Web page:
Courtar clutched his precious leather-bound journal tightly to his chest with his right arm while emphasizing points with his left arm—as defiantly as an adolescent cleric could against an such argumentative crowd. A light rain had soaked the town for hours while Courtar spoke under gray skies. Some cast disbelieving smirks and rude chortles while others masked with angered expressions and irate jeers unsteadied Courtar’s position atop the small stack of crates that served as his podium next to a white washed dry goods store.

“All I’m saying is that this stuff is real. I’ve researched it. You must listen to me. For your own safety, for everyone’s future,” Courtar said.

Disturbed grumbles continued as curses were uttered back. Several groups of people began muttering within their own closed circles while Courtar gulped, his breathing shallowed, his palms moistened.

“And how do you know all this?” one man dressed in sawdust-covered clothes yelled. “Are you clairvoyant?” The comment drew laughter from the gathered crowd.

“Maybe he’s an all-seeing mage!” said a woman in a stained, brown plaid commoner’s dress and unkempt hair that frayed in various directions.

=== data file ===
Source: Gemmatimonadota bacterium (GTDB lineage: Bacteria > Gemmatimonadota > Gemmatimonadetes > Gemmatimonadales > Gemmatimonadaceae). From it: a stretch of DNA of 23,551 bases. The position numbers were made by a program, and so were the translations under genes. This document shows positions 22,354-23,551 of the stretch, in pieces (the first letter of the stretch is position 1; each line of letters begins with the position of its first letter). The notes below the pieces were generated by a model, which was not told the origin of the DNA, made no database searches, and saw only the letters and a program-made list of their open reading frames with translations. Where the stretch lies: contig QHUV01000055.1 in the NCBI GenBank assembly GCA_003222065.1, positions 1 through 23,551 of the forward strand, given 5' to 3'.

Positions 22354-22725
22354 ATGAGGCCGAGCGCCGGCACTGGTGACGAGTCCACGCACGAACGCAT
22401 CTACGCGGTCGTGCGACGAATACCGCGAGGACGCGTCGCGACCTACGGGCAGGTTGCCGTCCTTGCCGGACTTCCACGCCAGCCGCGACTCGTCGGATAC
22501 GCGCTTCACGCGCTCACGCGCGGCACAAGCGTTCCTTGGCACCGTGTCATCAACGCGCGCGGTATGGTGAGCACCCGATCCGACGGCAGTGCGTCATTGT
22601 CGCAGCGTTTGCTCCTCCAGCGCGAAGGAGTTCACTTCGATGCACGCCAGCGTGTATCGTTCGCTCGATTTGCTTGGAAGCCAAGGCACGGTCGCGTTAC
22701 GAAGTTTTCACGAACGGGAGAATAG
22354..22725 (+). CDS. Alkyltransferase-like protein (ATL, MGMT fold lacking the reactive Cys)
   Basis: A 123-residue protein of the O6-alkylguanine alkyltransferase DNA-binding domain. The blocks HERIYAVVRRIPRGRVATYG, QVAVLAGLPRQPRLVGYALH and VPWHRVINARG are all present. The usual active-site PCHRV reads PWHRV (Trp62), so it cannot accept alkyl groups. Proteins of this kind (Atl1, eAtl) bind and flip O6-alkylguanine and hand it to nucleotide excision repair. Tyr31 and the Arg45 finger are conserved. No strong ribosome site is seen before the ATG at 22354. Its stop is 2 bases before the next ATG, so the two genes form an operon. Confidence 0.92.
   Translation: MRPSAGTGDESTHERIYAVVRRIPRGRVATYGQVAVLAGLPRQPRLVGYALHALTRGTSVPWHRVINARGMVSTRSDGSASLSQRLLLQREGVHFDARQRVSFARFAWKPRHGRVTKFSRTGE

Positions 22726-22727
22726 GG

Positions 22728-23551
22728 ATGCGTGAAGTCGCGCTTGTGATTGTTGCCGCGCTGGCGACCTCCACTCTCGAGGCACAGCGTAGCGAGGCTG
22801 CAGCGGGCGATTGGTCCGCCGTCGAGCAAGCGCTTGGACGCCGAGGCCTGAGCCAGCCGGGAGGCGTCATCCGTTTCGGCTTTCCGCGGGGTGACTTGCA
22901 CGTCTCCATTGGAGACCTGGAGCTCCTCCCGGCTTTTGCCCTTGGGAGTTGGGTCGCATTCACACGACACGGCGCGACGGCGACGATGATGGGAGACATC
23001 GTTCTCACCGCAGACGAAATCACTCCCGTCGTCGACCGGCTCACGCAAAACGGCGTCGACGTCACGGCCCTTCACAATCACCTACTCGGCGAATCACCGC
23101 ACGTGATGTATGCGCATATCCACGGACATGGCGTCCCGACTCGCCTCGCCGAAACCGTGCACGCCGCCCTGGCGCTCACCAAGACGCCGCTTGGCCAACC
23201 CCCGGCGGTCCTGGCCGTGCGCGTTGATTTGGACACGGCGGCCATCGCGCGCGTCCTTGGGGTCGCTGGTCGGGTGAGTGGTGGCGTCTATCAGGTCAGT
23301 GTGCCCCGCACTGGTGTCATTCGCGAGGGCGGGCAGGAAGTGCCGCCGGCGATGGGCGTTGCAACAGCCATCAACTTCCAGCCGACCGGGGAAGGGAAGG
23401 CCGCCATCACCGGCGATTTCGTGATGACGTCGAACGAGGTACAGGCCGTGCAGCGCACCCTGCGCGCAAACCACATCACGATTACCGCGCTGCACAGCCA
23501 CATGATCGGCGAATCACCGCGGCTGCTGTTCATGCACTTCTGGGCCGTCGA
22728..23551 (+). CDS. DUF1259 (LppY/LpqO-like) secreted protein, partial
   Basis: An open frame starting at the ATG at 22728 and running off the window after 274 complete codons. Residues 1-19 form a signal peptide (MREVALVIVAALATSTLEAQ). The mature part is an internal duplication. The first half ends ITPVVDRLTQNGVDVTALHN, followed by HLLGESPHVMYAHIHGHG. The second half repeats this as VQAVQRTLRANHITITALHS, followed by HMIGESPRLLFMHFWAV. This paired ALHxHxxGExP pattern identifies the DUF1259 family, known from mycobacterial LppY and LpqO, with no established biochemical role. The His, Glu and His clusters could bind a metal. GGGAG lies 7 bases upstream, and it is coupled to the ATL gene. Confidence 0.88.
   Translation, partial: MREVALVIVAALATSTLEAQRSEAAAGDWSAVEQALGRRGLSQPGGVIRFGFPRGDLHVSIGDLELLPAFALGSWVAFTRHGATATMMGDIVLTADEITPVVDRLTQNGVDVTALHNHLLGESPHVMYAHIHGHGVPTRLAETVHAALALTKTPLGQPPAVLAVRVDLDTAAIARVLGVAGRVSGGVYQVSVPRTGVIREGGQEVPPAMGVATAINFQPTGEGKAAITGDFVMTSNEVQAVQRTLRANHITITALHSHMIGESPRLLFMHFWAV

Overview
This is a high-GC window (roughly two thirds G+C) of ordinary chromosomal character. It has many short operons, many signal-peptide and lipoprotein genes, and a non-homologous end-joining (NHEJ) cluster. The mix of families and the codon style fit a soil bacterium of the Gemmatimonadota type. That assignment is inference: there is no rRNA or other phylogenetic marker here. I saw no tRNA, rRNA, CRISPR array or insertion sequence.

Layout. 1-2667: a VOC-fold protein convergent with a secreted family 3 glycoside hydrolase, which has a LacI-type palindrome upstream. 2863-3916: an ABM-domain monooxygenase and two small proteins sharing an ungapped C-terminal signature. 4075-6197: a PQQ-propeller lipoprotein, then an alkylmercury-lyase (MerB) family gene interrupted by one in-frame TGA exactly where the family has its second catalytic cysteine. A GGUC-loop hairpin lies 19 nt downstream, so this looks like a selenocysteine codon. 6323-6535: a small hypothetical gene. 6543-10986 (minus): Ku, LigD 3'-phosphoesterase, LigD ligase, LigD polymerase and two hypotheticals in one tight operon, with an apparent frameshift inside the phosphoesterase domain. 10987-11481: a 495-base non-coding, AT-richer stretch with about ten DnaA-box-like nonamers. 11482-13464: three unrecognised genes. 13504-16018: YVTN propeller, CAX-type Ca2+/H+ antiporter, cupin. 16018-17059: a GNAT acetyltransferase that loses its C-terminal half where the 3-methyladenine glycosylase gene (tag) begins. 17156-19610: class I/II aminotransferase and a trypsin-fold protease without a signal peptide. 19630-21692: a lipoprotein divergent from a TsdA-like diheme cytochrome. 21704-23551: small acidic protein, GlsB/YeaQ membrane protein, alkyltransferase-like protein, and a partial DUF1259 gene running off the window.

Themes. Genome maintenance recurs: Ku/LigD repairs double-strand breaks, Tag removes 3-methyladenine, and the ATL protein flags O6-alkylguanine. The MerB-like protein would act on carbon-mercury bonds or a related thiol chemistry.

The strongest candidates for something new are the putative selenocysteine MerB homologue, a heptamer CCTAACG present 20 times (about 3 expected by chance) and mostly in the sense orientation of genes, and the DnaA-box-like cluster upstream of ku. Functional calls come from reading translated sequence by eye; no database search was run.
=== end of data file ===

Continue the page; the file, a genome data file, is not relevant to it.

Courtar drew a slow breath. “I’ve been researching this for months now. I’ve found truth in more than one book that reinforces what the prophecies say. If something is not done, we will all perish.”

“They say mages don’t bleed. Cut him and see,” said the first man again. More laughter rippled across the crowd.

“If you believe so much in this coming prophecy, then show us in that book of yours,” said a short, hefty woman, pointing to Courtar’s journal. Others agreed with vocal outbursts, sending unpleasant glances toward his notebook. Courtar gripped the journal tighter.

“What’s in my book I already have shared with you.”